sooke news mirror, february 11, 2015

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February 11, 2015 edition of the Sooke News Mirror


  • C O M M U N I T Y N E W S M E D I A

    Black PressWednesday, February 11, 2015Agreement#40110541

    Editorial Page 9

    Community Page 15

    Sports/stats Page 36

    40 pages in one section

    CAMP BARNARD70 years of

    memories for campers.

    Page 15

    7x2.5oliver katz


    Agreements crucial for fire fightingMutual aid necessary in rural communitiesOctavian LacatusuSooke News Mirror

    During the mid-night hours of Tues-day, February 3, 2015, neighbours could hear explosions going off just across the street up in Otter Point; the aftermath of a fire that caught and spread quickly through a local workshop.

    Several fire crews arrived on scene - from Sooke, Otter Point, East Sooke and Metchosin - the flames had engulfed the structure, blowing its roof off and consum-ing its walls from inside out. Despite their hard-est efforts to save it however, it was too late.

    With the nearest water hydrant being some 2.5 km away from that location, some cant help but wonder: was it a water issue?

    No, there was plenty of water available in dealing with this par-ticular fire, says Otter Point Fire Captain John McCrea, who says the use of tenders - big semi-trucks with a mas-sive water tank in the back - have been suffi-cient for most fire emer-gencies in the area.

    Tenders vary in size,

    though the more rural the region, the bigger they are likely to be; for example, Otter Point FDs current tender truck can carry up to 2,200 gallons of water, while Sookes tender holds 1,400 gallons.

    We already know where the areas are that have no hydrant, so we have a really good tender-shuttle system in place to make sure we always have water, he said. All our mutual-aid partners are involved in that, so if we have a structure fire or sooke has a structure fire in a non-hydranted area, tenders come in partic-ularly handy.

    According to McCrae, after the flames were

    put out Tuesday night, two tenders were actu-ally sent back to their stations - in other words, there was too much water.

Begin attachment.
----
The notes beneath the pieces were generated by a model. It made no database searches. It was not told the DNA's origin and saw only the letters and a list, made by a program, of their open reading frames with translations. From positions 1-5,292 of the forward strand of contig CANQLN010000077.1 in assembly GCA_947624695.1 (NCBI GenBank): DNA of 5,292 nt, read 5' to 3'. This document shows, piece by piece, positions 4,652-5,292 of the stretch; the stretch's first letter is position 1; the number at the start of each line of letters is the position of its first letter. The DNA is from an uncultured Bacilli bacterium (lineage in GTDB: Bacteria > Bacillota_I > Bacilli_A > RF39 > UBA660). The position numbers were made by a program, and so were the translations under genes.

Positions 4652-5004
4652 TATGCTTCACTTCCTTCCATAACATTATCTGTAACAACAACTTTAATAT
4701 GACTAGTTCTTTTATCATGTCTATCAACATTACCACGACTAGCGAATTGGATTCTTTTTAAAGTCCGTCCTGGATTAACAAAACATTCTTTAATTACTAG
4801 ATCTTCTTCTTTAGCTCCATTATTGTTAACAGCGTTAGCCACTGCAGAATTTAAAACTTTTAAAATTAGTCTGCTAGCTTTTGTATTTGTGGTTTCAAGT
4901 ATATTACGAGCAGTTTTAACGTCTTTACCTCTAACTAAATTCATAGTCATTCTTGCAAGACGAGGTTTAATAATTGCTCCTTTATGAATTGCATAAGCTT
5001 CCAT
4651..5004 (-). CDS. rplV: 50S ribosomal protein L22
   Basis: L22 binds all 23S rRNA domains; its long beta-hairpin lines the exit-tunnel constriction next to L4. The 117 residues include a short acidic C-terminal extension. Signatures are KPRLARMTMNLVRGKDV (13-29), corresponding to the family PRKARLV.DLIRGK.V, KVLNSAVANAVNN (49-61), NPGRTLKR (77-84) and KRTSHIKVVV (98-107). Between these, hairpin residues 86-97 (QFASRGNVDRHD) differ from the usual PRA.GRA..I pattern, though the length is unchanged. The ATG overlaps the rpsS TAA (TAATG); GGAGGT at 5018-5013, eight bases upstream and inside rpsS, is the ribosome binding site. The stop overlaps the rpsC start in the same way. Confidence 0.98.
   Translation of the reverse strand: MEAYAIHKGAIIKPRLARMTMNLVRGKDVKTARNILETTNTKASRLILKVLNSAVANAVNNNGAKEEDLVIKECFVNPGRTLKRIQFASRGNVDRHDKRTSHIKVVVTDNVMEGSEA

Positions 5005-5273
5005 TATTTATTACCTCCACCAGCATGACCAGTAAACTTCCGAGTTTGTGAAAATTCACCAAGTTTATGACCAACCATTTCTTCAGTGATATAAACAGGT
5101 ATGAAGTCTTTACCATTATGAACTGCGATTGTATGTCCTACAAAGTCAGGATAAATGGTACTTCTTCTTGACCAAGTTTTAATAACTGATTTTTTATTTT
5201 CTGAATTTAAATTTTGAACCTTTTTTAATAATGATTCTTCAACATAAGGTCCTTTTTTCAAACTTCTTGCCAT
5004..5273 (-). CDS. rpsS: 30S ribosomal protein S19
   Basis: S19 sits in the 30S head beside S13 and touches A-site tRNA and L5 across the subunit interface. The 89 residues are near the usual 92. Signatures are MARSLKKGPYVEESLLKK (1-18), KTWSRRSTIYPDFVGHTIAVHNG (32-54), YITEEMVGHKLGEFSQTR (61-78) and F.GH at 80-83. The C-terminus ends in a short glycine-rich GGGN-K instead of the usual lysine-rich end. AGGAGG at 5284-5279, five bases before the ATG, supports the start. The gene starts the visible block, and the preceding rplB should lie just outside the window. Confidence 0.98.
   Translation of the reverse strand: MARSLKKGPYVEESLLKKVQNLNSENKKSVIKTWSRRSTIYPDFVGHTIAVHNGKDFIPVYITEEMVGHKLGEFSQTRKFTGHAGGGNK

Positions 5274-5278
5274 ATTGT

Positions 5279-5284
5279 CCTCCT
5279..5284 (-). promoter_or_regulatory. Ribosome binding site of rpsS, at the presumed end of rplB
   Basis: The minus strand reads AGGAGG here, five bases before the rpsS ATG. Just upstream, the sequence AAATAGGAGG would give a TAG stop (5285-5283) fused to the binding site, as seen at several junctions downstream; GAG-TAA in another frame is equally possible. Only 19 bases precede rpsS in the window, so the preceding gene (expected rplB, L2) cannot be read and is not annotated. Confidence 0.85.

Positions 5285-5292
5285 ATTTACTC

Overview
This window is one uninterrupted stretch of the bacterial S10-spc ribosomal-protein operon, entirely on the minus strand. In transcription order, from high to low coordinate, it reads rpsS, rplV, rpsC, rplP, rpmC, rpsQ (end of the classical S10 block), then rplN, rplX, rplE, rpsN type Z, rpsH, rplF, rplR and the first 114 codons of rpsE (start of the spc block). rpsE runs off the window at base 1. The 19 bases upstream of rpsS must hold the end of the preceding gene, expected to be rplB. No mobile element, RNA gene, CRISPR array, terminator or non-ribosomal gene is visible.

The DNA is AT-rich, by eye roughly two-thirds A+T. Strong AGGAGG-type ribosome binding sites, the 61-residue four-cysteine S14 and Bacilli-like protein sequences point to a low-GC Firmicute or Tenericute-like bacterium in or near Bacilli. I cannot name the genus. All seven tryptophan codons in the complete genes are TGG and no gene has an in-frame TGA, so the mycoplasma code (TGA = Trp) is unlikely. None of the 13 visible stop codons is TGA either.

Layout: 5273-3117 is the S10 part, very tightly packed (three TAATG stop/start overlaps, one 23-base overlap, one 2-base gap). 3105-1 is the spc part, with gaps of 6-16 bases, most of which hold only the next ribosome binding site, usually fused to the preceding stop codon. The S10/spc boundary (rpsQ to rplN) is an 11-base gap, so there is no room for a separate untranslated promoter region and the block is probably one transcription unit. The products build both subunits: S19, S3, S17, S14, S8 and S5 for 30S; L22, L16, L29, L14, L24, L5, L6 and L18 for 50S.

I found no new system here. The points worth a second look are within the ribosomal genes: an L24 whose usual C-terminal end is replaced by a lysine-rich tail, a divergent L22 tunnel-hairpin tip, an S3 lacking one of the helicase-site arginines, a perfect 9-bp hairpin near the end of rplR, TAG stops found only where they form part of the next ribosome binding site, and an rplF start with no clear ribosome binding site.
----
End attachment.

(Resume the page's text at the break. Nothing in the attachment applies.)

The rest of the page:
Still, always good to have that extra help than not have it at all, notes McCrae.

    The idea is to get as much manpower and equipment there as quick as possible, he said. If you dont need it, its not a huge issue to stand them down, but at least you have the resources coming right away.

    Sooke Fire Chief Steve Sorensen says adding extra tenders is all fire departments can do at this point to stay prepared; that, and mutual-aid/automatic-

    aid agreements. Mutual aid is we

    have a fire in Sooke, I need your help, call Otter Point, I need a tender, an engine, what-ever. Automatic aid is when its pre-estab-lished what you want for certain types of calls, Sorensen said.

    Direct water access via hydrants remains an issue however; one that, according to Sorensen, wont be resolved anytime soon.

    Right now theres no appetite to develop in rural areas, nor is there any capacity because the sewers dont go that way, which hydrants hinge on to work, he said. For us it is all about strong mutual aid agreements

    and calling in tenders.The luxury of piped

    city water has to end somewhere though, notes CRD regional director Mike Hicks.

    Thats a reality of rural living. The costs of extending the water line to Otter Point or Shirley would be tens of millions of dollars - theres no one around to be able to pay it, he said, adding that most water lines are extended when theres a big development going on.

    In this case, also unlikely.

    There are no big developments in Otter Point, and probably there never will be, because the OCP (Offi-cial Community Plan) they want to keep that are rural, Hicks said.

    Places such as Jordan River dont even have fire service in the area, however the extent of coverage and efficiency for neighbouring fire departments is likely to change.

    According to Hicks, Shirleys fire depart-ment is in the process of putting in a water tank that can hold tens of thousands of water right beside their fire hall. In addition to that, they will also be installing a pressur-ized hydrant that will allow tender trucks to hook up and refill very quickly.

    Octavian Lacatusu photo

    Otter Point Volunteer Fire Department utilizes a large tender truck with a capac-ity of 2,200 gallons of water.

    Classifieds 25 75

    RCMP officers first to aid stricken manPirjo RaitsSooke News Mirror